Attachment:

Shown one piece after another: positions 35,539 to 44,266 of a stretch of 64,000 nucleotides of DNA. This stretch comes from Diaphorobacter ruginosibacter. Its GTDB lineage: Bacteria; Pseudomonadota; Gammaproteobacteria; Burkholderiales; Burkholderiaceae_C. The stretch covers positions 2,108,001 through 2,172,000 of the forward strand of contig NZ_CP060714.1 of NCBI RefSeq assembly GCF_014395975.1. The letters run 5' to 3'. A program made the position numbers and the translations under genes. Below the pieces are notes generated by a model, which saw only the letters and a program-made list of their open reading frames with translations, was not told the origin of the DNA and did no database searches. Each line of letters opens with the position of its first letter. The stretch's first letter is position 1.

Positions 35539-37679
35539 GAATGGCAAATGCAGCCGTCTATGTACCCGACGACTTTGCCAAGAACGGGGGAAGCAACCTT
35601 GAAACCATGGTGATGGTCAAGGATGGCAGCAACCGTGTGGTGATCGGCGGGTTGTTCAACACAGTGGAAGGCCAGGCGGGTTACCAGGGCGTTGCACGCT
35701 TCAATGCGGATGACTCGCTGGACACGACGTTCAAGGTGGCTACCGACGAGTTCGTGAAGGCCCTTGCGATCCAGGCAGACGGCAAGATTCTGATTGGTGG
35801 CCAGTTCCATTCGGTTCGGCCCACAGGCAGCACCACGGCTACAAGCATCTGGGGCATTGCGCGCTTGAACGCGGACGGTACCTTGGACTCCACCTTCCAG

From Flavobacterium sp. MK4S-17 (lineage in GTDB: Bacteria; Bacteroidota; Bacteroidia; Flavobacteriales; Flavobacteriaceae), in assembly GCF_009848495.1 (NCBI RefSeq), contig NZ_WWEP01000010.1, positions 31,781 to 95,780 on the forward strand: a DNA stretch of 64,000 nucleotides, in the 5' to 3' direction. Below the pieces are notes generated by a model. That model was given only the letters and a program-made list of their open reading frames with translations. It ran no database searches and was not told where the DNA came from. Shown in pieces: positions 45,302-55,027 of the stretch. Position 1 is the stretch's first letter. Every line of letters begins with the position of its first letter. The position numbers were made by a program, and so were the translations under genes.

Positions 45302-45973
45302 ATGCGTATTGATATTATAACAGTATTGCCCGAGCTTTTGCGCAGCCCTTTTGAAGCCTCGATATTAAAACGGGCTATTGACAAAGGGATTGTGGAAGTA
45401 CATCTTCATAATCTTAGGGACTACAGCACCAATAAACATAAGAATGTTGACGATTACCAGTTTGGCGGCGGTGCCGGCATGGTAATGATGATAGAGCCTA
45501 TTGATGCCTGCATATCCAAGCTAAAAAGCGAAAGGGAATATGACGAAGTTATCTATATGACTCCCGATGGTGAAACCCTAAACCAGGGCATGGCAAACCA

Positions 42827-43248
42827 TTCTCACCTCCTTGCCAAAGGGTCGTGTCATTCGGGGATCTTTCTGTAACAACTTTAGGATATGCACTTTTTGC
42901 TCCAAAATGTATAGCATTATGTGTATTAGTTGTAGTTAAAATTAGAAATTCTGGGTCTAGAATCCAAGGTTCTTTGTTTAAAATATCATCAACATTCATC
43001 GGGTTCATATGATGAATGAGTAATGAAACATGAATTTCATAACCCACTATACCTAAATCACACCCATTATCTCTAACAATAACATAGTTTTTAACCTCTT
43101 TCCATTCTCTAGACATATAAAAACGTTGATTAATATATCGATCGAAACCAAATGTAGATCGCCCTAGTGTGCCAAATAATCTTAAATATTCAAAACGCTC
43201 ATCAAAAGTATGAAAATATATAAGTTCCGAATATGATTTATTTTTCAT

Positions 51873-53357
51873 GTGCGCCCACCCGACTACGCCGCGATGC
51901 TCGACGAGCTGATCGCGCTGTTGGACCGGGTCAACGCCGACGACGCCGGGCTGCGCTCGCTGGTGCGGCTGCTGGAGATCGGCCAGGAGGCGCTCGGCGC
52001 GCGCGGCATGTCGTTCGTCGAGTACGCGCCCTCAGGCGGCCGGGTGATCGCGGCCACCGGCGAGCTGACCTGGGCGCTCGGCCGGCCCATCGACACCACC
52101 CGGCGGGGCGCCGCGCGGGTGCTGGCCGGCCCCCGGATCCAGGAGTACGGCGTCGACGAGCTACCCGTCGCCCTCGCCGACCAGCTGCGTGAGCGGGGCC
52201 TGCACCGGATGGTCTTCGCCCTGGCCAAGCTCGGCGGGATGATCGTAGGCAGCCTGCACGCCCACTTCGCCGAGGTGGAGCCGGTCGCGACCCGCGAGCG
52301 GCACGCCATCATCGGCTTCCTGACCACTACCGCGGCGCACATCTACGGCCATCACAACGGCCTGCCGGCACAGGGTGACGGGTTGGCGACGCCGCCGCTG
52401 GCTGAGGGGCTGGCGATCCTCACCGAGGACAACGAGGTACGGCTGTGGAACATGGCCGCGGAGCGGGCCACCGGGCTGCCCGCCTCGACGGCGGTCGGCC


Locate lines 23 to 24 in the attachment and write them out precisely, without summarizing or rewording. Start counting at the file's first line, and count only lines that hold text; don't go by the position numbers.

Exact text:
52201 TGCACCGGATGGTCTTCGCCCTGGCCAAGCTCGGCGGGATGATCGTAGGCAGCCTGCACGCCCACTTCGCCGAGGTGGAGCCGGTCGCGACCCGCGAGCG
52301 GCACGCCATCATCGGCTTCCTGACCACTACCGCGGCGCACATCTACGGCCATCACAACGGCCTGCCGGCACAGGGTGACGGGTTGGCGACGCCGCCGCTG